Tuesday, 12 April 2016

The Mahogany Opera Group: The Rattler

Mahogany Opera Group - The Rattler
Stephen Deazley & Martin Riley The Rattler; Matthew Sharp, Mahogany Opera Group, dir: Frederic Wake Walker; Royal Festival Hall
Reviewed by Hilary Glover on March 19 2016
Star rating: 4.0

Part musical, part interactive play, part puppet show, a whimsically gothic show for children

Starting off their 2016 tour, the Mahogany Opera Group performed 'The Rattler' at the Royal Festival Hall in London's Southbank Centre as part of the Southbank Centre's Chorus Festival. An 'opera' for children, this event made the most of the space available with pre-performance crafts - costume and percussion instrument(rattles and whisks) making - in the big open space behind the bar (Clore Ballroom). This segued into group song learning, led by members of the cast, so that the children (and adults) could join in as everyone paraded into the stalls of the main hall. The songs also appeared during the performance, allowing the audience to be part of the action as townspeople, and to have another opportunity to sing.

Mahogany Opera Group - The Rattler workshop - photo James Berry
Mahogany Opera Group - The Rattler workshop
photo James Berry
The Mahogany Opera Group has existed in its present form since 2014, however it has roots going back to 2003 with Mahogany Opera, and to 1997 with The Opera Group, whose productions such as Kurt Weill’s 'Street Scene' in 2008 have won awards.

Directed by Frederick Wake-Walker 'The Rattler' is a retelling of the story of Rumpelstiltskin. Martin Riley, who provided the libretto, has a solid background in writing for children, having worked on classics such as 'Grange Hill' and 'The Worst Witch', and for stage and opera including 'The Face In The Mirror' and 'Killing Cousins - a Tudor Time Travel adventure', for the Welsh National Opera.

Stephen Deazley, who composed the music, has also had his work performed by the WNO with 'The sleeper' and 'Little book of monsters'. He an exponent of youth music and is the founder and musical director of the Scottish-based music education charity, Love Music. In 'Death's Cabaret - A Love Story'. Both Riley and Deazley have previously collaborated with Matthew Sharp, who in this production played the lead role of Hob of Hobsmoor.
Matthew Sharp, Kirsty Maclean - Mahogany Opera Group - The Rattler workshop - photo James Berry
Matthew Sharp, Kirsty Maclean - Mahogany Opera Group
The Rattler workshop - photo James Berry

Part musical, part interactive play, part puppet show, 'The Rattler' was whimsically gothic - in keeping with a generation whose parents were brought up on 'Harry Potter' and 'Game of Thrones', and for whom 'Snow White' is a long way from Disney. The puppet Rattler was brought to life by the combined effort of the cast - its madness enhanced by the way it menacingly minced about the set. By being able to see the puppeteers (as in 'War Horse') we were able to enjoy its character while, for the more easily scared, being reminded that it was not real.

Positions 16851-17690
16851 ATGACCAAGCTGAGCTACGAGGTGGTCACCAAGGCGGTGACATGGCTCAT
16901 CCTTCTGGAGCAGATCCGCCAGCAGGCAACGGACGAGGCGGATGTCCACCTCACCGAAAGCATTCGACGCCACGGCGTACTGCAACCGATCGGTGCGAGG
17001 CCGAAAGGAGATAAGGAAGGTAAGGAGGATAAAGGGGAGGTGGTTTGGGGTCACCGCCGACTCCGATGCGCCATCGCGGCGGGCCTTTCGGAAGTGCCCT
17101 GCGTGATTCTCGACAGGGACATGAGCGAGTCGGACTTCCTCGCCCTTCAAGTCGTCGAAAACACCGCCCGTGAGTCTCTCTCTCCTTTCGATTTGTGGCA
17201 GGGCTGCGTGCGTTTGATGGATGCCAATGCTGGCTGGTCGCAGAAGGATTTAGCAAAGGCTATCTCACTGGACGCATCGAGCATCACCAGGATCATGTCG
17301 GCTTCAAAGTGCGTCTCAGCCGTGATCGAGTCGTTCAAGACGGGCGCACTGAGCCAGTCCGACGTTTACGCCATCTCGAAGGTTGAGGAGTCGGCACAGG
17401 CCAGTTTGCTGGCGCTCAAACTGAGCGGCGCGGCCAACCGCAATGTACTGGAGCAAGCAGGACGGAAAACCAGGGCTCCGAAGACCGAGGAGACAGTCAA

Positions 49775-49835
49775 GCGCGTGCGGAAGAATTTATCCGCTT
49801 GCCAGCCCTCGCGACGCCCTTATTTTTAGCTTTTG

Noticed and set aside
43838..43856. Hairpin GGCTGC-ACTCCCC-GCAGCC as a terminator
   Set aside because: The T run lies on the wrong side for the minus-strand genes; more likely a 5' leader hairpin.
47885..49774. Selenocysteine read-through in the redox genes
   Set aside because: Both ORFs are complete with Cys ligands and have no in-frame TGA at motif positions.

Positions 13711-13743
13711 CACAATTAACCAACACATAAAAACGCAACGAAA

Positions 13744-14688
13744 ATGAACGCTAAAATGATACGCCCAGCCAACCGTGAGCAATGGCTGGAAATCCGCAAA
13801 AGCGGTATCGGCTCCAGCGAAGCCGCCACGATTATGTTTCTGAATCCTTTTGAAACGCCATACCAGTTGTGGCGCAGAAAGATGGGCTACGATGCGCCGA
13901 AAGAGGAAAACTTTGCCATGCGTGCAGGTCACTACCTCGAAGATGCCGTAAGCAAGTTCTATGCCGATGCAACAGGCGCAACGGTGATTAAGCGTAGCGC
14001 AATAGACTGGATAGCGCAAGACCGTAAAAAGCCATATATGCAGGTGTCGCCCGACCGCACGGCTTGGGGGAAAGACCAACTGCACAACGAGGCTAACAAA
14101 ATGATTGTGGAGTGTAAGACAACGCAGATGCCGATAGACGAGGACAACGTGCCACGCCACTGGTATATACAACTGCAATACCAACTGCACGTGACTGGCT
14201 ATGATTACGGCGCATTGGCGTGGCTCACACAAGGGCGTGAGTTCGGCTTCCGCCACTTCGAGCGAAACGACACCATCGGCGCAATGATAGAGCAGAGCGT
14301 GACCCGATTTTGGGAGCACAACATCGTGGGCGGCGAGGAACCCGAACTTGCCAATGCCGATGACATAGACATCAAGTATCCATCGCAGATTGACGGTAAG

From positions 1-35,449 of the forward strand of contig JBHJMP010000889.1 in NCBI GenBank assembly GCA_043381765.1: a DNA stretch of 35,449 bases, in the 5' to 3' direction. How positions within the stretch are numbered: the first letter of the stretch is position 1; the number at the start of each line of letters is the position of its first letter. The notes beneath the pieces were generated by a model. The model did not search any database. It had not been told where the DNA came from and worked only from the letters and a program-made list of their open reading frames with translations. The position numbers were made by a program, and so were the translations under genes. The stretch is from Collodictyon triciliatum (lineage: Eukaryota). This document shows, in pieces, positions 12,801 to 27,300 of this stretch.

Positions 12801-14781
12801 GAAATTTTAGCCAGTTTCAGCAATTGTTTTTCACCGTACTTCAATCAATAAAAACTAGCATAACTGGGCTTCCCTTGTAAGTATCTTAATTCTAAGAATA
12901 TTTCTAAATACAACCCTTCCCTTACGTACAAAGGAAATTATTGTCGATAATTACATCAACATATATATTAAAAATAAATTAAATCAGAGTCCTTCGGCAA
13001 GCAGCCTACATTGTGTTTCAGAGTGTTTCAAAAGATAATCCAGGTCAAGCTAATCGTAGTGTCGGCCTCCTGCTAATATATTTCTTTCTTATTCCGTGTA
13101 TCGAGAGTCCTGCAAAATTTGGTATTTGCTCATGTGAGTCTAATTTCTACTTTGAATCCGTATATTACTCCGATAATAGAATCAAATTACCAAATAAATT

The orchestra of harp, clarinet and cello were on stage alongside the action. Stephen Deazley's music was a mixture of folk song tradition and contemporary techniques, bringing the story captured by the Grimm brothers in 1812 into line with 21st century sensibilities. Deazley was not afraid to use discordant and disjointed effects to engage feelings of suspense and horror. The music given to the singers also stayed well away from cliché and its success with the audience showed that given half a chance, modern opera is accessible to people of all ages.

Mahogany Opera Group - The Rattler pre-performance song learning
Mahogany Opera Group - The Rattler pre-performance song learning
photo Hilary Glover
The set and costuming were simple but effective. All the things which might happen backstage were laid bare around a central raised arena. This was a thoughtful touch which allowed the audience to see how a play works, but meant that the crew had to be inventive only having opportunity for minimal alterations to clothing and to the set.

This performance reminded me fondly of shows put on by travelling players in my school or the local theatre. The puppetry was beautifully done, in a delightfully creepy kind of way, and thanks to the Deazley/ Riley combination the songs were very sticky... I was humming them for days.

Unfortunately the venue did not do them any favours. Perhaps because it was advertised as a fairy story, much of the audience was very young and under the 7+ 'The Rattler' is aimed at. In the huge main hall the audience barely filled the central section of the bottom part of the stalls. Due to the Chorus Festival the Southbank was full of choirs and their supporters, but obviously not full of children. Consequently, despite amplification, the singers voices, and the sound from the instruments, sometimes got lost somewhere in that great cavern, leaving at least one small voice asking "What did he say?" In a different venue this would be a perfect afternoon treat.

'The Rattler' has started its tour of the UK and will be at Blackheath Halls on 14 May and the Bury St Edmunds Festival on 29 May. They will be adding more dates to their site soon.
Reviewed by Hilary Glover

The Rattler
Music: Stephen Deazley
Words: Martin Riley
Director: Frederic Wake-Walker
Associate Director: Laura Caldow
Puppetry Assistant: Bart Suavek
Design: Kitty Callister
Puppet Design: Nick Ash
Lighting Design: Daniel Large

Matthew Sharp - Hob of Hobsmoor
Jessica Walker - Dowager Queen Kathryn
Rodney Earl Clarke - Joseph
Kirsty McLean - Alyson
Guy Withers - Crown Prince Aiden

Susi Evans (clarinet)
Clare O'Connell (cello)
Alex Rider (harp)

Elsewhere on this blog:

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